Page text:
Just like wine and several other spirits, rum is aged before it’s bottled and sold. As it has been with different alcoholic beverages, barrels are the key players in the aging process for rum. This tradition began way back when, in a time where alcohol was transported across the seas in barrels. As technology advanced overtime, barrel aging is the one thing in the liquor production aspect that never changed. Not only are casks used to contain the liquor, barrels also impart flavour, aromas, and improve the overall quality of the spirit being aged. Since aging can be said to make or break the rum, let’s dive into the aging process in rum.
What kind of barrels are used to age rum?
Different types of barrels will affect the rum differently, resulting in slight variations in taste, colour, and aromas in the rum. While there is no correct barrel of choice, oak is always used to age rum. Depending on the distillery, some rums may even be aged in oak barrels that have previously aged different alcohol, such as sherry or cognac.
How long is rum aged in barrels?
The period of time in which rum is aged will also yield different results. Rum can be aged in casks for a period of anywhere between 6 months to 6 years. Any rum that is aged for more than three years can be categorized as “old rum.” Meanwhile, rum that is left in barrels for a matter of months is considered to be “rested” instead of “aged.”
What happens to rum during the aging process?
Before rum is even aged, it’s usually reduced. This is because freshly distilled rum is high in alcohol content. As the rum sits in the barrel, the alcohol content either increases or decreases overtime. This greatly depends on the conditions surrounding the barrel throughout aging. A humid cellar would cause alcohol to evaporate, thereby decreasing alcohol levels in the liquor. Meanwhile, in drier cellars, alcohol content may increase by the end of aging.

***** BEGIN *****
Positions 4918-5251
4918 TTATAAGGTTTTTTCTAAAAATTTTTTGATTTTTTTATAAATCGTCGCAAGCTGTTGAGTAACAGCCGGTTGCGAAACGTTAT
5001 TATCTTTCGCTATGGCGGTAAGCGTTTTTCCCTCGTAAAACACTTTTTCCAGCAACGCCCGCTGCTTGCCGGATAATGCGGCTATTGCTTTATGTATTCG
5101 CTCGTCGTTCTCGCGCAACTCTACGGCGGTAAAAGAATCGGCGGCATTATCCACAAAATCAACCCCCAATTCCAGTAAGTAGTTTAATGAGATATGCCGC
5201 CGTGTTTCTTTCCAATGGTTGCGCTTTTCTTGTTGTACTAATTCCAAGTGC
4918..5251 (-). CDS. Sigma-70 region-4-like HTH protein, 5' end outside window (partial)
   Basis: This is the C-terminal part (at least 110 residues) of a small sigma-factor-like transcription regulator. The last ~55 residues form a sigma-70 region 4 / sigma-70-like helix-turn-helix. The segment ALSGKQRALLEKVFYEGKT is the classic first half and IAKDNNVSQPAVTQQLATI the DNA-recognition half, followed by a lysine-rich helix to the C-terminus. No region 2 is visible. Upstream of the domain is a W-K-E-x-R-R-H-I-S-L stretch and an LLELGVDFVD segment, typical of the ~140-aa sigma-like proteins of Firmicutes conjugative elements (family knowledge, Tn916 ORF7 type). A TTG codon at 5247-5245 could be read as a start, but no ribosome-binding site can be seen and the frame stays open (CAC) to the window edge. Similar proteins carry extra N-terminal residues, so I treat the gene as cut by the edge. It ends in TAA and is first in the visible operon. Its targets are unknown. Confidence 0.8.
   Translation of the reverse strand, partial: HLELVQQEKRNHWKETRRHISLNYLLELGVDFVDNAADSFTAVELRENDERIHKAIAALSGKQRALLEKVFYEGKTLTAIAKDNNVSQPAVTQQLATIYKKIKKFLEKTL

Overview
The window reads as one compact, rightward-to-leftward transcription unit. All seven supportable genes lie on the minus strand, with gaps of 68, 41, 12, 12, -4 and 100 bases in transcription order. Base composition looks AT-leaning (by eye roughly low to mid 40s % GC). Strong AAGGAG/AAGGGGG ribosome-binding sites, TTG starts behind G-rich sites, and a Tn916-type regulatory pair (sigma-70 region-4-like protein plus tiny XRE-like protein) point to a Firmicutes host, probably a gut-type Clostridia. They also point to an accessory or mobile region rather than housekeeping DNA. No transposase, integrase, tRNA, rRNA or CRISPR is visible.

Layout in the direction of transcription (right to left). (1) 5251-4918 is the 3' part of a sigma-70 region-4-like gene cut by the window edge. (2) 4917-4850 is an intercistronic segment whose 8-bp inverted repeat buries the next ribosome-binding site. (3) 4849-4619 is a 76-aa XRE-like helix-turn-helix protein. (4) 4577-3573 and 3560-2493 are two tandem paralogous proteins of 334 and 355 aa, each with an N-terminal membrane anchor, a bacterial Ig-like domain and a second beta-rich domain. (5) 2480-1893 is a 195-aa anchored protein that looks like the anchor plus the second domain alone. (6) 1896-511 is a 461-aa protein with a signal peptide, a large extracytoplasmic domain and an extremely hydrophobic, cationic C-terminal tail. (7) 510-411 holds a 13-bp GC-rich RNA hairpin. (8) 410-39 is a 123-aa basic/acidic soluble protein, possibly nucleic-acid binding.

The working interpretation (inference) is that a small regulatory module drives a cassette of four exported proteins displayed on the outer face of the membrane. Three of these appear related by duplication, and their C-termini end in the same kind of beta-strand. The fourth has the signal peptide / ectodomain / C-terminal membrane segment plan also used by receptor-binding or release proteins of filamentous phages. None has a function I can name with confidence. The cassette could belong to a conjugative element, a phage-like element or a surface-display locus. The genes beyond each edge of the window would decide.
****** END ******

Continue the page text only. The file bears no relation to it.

In addition to alcohol levels, the taste of the liquor also develops over time. As the drink comes in contact with oxygen and with the wood of the barrel, it begins to inherit some of the traits of the barrel itself. This is because elements of the wood becomes soluble when coming in contact with alcohol. These elements dissolve from the wood and into the rum, and this is how rum gets its flavours and nose.
Flavours that the barrel can impart into rum during aging include, among many others:
- Charred oak
Is there only one method to age rum?
When it comes to rum, there isn’t one set rule for production. This liquor is certainly not as rigid as rigid as other types of alcohol, and the methods may differ so long as it results in a great tasting rum in the end.
While the aforementioned technique of aging rum is pretty standard, there is another popular method hailing from Spain which is quite unique. It’s called the Solera system.
Solera aging system
While most distillers will choose to age their rum in a single barrel, the Solera aging system uses multiple barrels in a series called a criadera.
The Solera system dictates that there are varying barrel “levels” which are used to age different ages of rum. The youngest rum is aged in the top row barrels, and then it makes its way down until the final row, where the rum is then taken to be bottled. This way, the rum is continuously aged and continuously exposed to different barrels. By the end of it, you get a rum that is coherent in flavour with all the other bottles from the same Solera.
Where to buy?
The Red & White store’s doors are always open for you! There is a wide variety of rums for you to choose from, ranging from classy to retro. You can always ask the shop assistant for recommendations on the right rum bottles that suit your preferences!